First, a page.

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Our View: Thanks to Bennet, American children win

While many Americans may be focused on the $1,400 stimulus checks wending their way toward them, those who will be most impacted in a positive way by the American Rescue Act are actually American families, who will finally have a greater guarantee that they can feed, clothe and shelter their children – at least in the coming year.

The new and improved Child Tax Credit included in the stimulus package will increase tax credits already offered to American families and provide some of those funds up front, when they’re most needed.

Single parents with incomes of up to $75,500 and married couples with incomes of up to $150,000 will receive a $3,600 tax credit per child for children under six years old and a $3,000 tax credit for children six to 18 years old. (Tax credits then decrease as family income increases, capped at $100,000 for single parents and $200,000 for married couples).

Beginning as early as this summer, families would receive about half the tax credits as periodic cash payments to them; they would claim the rest as a credit on their tax returns (or be refunded the money, as appropriate).

In Colorado, the Child Tax Credit will impact 89% of children, some 1.1 million kids. The credit will add enough income to boost 57,000 Colorado children’s families out of what the federal government defines as poverty – which is a laughably low amount. (How laughable? A family of four is considered impoverished by the federal government only if family income is less than $26,500.)

Overall, the Child Tax Credit is expected to cut child poverty nationwide in half, including reducing poverty for Hispanic children by more than 45%, for Black children by 52% and for Native American children by 61%. The credit will have a significant impact on thousands of families of all races and ethnicities in the Four Corners area.

Sen. Michael Bennet, Democrat of Colorado, first introduced legislation in support of child tax credits in 2015, and ever since has worked toward its passage. Sherrod Brown, D-Ohio, has been his co-sponsor, and in late 2018 they garnered 11 other Senate cosponsors, including Democrats Sen. Cory Booker of New Jersey and then-Sen. Kamala Harris of California. On the House side, Democrats Rep. Rosa DeLauro of Connecticut and Rep. Suzan DelBene of Washington sponsored the bills.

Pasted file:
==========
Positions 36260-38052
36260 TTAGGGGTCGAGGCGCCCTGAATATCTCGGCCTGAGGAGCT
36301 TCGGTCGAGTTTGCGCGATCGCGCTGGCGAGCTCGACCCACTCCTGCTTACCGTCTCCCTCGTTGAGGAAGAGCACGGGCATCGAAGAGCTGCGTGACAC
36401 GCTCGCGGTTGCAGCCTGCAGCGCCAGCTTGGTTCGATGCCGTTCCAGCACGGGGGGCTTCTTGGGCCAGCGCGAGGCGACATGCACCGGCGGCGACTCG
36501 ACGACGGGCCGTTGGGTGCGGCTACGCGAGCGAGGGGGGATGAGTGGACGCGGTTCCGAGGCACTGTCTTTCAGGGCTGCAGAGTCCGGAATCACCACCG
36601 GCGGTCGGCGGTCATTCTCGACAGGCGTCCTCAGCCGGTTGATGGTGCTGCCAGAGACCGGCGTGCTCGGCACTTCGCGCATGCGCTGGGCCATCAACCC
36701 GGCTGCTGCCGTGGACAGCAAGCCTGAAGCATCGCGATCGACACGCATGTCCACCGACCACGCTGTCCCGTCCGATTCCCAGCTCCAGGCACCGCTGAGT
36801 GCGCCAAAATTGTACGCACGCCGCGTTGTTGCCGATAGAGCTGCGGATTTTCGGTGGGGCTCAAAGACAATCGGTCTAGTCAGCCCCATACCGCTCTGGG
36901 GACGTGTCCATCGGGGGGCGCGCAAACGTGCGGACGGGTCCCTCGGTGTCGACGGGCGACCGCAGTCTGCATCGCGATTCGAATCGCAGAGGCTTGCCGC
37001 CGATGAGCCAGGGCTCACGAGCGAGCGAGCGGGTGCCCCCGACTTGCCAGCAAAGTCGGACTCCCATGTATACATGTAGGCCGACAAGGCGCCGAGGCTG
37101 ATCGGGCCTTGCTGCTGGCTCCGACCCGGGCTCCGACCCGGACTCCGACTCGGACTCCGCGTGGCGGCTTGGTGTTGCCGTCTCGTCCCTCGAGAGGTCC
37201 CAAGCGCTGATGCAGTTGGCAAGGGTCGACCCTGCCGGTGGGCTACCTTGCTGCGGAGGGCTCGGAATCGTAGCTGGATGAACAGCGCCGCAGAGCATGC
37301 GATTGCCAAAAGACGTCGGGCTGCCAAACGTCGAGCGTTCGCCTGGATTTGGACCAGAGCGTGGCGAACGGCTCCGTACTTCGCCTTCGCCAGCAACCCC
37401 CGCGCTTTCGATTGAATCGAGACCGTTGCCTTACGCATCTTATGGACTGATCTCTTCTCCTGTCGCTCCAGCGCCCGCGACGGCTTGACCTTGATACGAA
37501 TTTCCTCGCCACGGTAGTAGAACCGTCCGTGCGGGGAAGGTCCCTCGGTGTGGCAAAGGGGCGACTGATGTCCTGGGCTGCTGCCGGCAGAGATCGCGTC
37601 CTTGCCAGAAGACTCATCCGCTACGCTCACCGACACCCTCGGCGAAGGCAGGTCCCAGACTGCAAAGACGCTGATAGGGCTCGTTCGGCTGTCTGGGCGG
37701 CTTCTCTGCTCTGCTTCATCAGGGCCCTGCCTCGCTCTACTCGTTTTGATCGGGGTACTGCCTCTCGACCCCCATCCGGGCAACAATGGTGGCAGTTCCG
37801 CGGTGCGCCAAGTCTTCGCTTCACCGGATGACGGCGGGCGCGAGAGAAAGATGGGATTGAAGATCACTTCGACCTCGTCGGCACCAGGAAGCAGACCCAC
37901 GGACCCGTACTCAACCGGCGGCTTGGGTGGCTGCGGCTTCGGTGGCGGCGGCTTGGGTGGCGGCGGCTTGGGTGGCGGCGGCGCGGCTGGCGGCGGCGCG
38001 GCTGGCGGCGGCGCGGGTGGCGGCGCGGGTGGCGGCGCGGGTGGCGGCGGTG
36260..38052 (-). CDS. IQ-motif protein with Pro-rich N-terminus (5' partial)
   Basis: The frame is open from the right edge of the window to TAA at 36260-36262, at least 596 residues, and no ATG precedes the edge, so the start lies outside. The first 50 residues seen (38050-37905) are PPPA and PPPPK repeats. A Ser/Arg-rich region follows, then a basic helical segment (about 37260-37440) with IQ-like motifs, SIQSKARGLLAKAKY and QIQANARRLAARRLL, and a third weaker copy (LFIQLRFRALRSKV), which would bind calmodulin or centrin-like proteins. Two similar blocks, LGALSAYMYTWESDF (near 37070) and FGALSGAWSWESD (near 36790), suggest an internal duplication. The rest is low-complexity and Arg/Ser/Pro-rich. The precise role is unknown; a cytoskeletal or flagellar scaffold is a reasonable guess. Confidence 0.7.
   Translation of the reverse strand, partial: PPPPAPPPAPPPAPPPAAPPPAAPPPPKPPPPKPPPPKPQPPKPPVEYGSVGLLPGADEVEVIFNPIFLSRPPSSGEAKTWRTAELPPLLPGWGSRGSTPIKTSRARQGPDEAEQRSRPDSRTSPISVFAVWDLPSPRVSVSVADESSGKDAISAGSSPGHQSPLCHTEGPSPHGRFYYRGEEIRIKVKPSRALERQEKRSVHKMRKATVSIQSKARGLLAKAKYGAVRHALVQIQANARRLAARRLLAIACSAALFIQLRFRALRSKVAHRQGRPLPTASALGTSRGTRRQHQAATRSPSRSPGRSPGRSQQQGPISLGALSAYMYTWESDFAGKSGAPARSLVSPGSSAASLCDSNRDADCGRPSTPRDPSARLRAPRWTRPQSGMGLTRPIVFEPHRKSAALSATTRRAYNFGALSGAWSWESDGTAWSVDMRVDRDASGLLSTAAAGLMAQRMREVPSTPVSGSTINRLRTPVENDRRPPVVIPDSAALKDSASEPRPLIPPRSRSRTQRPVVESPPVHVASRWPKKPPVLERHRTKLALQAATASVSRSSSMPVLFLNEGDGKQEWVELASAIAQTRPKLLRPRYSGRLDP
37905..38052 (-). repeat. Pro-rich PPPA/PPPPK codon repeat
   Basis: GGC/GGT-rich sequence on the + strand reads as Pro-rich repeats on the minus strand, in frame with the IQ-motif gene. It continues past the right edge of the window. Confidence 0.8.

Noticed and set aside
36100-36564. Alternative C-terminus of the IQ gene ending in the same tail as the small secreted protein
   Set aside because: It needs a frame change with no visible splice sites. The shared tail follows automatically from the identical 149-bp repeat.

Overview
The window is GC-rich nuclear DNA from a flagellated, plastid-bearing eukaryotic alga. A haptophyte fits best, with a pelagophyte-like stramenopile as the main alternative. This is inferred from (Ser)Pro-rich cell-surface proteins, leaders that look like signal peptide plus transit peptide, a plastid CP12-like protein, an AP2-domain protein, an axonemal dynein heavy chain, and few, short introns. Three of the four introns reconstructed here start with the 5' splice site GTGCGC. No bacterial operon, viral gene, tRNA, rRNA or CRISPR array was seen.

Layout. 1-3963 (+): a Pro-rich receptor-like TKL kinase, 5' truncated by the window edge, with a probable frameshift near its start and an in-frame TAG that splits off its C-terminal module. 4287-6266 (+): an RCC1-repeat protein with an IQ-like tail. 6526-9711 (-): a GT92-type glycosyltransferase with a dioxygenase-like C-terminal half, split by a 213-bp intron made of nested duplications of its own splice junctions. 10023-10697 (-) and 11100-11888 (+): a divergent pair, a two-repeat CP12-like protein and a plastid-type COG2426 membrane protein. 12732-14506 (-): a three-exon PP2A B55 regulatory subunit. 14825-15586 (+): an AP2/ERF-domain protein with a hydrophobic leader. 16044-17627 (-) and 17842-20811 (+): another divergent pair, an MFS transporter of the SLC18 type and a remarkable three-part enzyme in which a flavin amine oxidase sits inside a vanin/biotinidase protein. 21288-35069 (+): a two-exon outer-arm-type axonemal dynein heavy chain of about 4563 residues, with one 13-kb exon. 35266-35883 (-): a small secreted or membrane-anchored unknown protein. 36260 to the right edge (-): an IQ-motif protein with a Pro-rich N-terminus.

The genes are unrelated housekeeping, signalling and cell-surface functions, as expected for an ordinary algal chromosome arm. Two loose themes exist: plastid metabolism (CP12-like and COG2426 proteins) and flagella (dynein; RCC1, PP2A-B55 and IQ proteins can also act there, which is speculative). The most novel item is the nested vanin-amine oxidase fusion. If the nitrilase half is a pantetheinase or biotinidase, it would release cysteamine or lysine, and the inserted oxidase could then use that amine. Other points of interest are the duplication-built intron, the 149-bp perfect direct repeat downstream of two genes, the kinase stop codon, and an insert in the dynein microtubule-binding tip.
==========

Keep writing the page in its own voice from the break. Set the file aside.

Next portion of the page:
Bennet, Brown and Booker successfully promoted the inclusion of the Child Tax Credit in the American Rescue Plan to President Biden.

Yes, the Child Tax Credit is expensive, estimated to cost about $100 billion in the coming year. (By comparison, the U.S. Defense Department budget is about $700 billion a year.) And it’s not perfect: it effectively discriminates against single parents by providing them with less money, though a child’s needs are the same whether one or two parents are involved. (Existing tax codes are blamed for this discrepancy.)

Nevertheless, the Child Tax Credit is an idea whose time has come. Many of the wealthiest countries in the world already provide this kind of ongoing guaranteed income for children to ensure that they have a decent chance of growing up healthy and able to become contributing members of society.

Studies have shown over and over that children who grow up in poverty are plagued for the rest of their lives by its impacts and arguably are more likely to need societal support. Arguments against this kind of income support have been disproven over and over in nonparitsan government and academic studies.

But one year will not be enough. Every child deserves a chance at a decent life, regardless of circumstances of their families, and it benefits all of us to diminish child poverty.

We salute Sen. Bennet and his cosponsors for their unremitting dedication to getting the Child Tax Credit this far. We trust that he will champion it as a permanent guarantee for our children’s – and our country’s – future.